How to cultivate wellbeing through gardening

Gardening is proven to help mental health and is prescribed by the NHS.

Water Your Garden (1)

How do you make use of the space around your house? Is it a cheery welcome for visitors, a showcase of the seasons and the delights of the natural world? Or, more likely, is it a place for bins and cars? Built-up areas with small front gardens are more likely to ignore their potential, but leafier neighbourhoods do not fare much better: the focus is on privacy, exclusion and excessive neatness.”

The British see themselves as a “nation of gardeners”, and 3 million new enthusiasts have emerged since the first lockdown, according to the Horticultural Trades Association. But one in three British front gardens have no plants, while one in four have been buried completely under paving slabs. This isn’t only bad for wildlife, it can actually impact your mental health as well as that of your neighbours.

The World Health Organization defines good health as “a state of complete physical, mental and social wellbeing”. It is a complex pattern of interactions. “One of the key things that we have forgotten as human beings is that we’re animals, and we’re part of a system,” says Professor Alistair Griffiths, the Royal Horticultural Society’s director of science and collections. ”People see themselves as separate from nature but we’re very much a part of it. What we have around us in our environment is critical to our wellbeing.”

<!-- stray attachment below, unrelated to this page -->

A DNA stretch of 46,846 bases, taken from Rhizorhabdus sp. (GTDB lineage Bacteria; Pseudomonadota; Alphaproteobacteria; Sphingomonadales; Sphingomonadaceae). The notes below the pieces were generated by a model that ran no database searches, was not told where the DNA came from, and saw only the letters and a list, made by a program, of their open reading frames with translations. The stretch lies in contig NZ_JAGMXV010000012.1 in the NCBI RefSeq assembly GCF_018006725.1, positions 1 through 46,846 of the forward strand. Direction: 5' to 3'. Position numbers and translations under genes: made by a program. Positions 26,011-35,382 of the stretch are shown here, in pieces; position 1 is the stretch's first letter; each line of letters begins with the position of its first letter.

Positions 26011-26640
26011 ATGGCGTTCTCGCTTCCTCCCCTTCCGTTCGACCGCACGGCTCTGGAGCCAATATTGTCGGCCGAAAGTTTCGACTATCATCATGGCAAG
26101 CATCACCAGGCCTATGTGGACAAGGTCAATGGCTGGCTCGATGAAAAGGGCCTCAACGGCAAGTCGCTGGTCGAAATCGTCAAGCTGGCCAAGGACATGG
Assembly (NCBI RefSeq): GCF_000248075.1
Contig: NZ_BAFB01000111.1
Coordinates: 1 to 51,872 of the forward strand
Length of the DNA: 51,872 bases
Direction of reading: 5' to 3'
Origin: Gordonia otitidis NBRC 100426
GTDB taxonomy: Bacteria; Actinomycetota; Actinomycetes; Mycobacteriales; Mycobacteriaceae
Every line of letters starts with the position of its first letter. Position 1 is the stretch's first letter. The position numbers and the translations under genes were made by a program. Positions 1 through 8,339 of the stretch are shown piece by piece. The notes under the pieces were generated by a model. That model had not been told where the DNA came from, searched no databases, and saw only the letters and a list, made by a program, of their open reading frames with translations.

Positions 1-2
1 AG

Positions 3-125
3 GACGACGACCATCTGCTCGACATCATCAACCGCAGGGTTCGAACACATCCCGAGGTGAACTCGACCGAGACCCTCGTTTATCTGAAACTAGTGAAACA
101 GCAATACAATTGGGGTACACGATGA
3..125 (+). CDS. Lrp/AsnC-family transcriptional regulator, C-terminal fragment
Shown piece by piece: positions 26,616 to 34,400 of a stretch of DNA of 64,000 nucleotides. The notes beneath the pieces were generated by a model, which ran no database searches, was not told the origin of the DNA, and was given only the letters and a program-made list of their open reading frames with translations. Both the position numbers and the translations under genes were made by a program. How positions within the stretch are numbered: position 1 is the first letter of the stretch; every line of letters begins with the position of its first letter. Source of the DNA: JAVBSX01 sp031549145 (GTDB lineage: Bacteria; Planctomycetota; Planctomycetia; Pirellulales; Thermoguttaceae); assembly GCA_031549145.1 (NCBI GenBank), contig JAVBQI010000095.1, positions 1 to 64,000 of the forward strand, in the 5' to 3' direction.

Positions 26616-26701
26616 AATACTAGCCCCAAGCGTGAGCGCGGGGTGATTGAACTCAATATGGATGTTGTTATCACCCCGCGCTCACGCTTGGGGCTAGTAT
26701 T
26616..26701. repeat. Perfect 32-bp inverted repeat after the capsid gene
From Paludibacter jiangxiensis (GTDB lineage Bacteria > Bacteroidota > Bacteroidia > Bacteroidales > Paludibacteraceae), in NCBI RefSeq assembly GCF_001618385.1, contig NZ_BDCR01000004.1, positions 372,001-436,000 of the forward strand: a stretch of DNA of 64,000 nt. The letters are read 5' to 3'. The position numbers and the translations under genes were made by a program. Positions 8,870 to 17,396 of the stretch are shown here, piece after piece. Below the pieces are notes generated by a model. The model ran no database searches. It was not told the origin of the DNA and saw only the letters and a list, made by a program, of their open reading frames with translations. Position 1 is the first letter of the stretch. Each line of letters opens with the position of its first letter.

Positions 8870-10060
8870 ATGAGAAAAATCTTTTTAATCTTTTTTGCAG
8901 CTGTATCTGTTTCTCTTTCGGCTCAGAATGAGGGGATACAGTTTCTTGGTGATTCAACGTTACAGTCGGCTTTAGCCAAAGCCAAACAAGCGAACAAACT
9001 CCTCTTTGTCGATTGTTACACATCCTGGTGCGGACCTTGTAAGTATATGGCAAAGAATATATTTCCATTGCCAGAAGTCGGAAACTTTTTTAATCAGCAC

Gardening has been prescribed by the NHS since 2019 and research suggests that being able to see green space can even reduce recuperation time in hopsital.

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